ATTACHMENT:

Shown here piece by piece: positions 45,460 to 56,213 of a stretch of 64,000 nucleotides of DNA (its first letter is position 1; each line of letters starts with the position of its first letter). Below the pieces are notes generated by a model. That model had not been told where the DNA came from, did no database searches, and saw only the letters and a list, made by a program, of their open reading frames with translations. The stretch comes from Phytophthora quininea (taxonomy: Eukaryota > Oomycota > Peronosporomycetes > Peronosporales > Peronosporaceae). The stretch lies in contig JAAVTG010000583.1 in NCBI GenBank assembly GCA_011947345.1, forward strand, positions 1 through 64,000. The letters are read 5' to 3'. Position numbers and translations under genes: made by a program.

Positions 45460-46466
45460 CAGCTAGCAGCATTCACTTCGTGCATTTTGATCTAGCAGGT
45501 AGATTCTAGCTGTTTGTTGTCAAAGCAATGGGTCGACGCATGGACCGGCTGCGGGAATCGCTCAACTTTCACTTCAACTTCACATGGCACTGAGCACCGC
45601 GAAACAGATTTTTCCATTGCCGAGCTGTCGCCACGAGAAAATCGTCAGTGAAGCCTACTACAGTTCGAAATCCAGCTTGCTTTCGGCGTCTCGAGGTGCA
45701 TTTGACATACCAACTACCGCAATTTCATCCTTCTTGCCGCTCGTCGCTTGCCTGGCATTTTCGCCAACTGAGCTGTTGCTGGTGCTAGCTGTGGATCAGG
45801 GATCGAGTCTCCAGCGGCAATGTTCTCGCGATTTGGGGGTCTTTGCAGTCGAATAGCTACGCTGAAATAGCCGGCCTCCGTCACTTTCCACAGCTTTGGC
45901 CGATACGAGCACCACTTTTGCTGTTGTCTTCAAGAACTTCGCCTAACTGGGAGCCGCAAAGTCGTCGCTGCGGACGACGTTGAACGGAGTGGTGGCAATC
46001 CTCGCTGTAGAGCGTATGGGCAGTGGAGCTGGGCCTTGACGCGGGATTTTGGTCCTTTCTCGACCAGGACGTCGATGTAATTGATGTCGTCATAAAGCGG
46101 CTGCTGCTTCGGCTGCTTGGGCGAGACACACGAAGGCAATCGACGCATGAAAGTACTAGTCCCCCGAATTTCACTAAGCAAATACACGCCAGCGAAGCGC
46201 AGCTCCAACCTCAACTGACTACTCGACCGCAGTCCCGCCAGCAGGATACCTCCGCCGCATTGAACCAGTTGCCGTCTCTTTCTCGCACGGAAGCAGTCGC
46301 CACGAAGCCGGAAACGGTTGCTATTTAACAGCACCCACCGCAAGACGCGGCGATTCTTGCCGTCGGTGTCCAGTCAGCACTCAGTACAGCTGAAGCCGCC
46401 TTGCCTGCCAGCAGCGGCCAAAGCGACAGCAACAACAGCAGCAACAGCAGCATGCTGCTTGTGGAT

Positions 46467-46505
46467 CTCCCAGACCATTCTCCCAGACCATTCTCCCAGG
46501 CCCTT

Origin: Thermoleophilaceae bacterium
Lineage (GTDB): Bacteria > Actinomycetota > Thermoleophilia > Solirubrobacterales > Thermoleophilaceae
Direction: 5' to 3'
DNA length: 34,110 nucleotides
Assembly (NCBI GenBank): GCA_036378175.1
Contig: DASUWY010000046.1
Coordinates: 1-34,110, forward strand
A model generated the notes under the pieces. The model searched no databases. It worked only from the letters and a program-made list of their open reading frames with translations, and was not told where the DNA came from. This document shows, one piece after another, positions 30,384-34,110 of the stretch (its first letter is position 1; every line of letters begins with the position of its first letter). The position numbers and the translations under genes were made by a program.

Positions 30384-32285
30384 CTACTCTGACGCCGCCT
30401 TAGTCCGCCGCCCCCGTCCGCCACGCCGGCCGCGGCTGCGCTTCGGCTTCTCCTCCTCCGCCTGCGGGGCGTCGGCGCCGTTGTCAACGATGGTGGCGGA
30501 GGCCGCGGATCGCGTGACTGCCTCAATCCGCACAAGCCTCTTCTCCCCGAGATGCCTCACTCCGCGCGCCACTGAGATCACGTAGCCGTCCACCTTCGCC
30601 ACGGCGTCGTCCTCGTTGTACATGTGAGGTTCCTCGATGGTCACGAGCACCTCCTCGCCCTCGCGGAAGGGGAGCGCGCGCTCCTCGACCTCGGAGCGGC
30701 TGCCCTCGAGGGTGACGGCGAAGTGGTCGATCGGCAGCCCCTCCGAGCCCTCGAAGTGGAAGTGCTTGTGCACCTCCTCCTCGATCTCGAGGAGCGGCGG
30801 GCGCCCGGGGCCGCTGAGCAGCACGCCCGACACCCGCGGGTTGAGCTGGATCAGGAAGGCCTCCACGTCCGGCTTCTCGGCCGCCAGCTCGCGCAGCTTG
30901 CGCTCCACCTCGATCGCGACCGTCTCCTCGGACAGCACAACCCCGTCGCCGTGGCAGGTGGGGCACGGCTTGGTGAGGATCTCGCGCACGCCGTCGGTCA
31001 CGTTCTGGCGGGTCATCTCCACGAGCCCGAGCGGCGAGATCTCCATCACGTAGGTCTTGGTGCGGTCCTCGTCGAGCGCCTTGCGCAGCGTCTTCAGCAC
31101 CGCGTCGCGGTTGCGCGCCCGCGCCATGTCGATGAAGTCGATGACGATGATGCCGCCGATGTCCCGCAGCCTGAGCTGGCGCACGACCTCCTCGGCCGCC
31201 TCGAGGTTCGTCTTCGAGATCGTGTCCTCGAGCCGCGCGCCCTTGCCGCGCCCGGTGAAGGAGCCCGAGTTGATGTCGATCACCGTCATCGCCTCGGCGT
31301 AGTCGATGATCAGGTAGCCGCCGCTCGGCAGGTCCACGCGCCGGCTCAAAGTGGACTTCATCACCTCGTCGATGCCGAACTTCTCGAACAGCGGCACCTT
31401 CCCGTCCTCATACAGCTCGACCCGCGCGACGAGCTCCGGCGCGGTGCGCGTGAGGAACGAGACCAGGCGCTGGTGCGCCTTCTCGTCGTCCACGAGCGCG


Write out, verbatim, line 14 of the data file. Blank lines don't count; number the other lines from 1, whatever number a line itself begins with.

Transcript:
Positions 46467-46505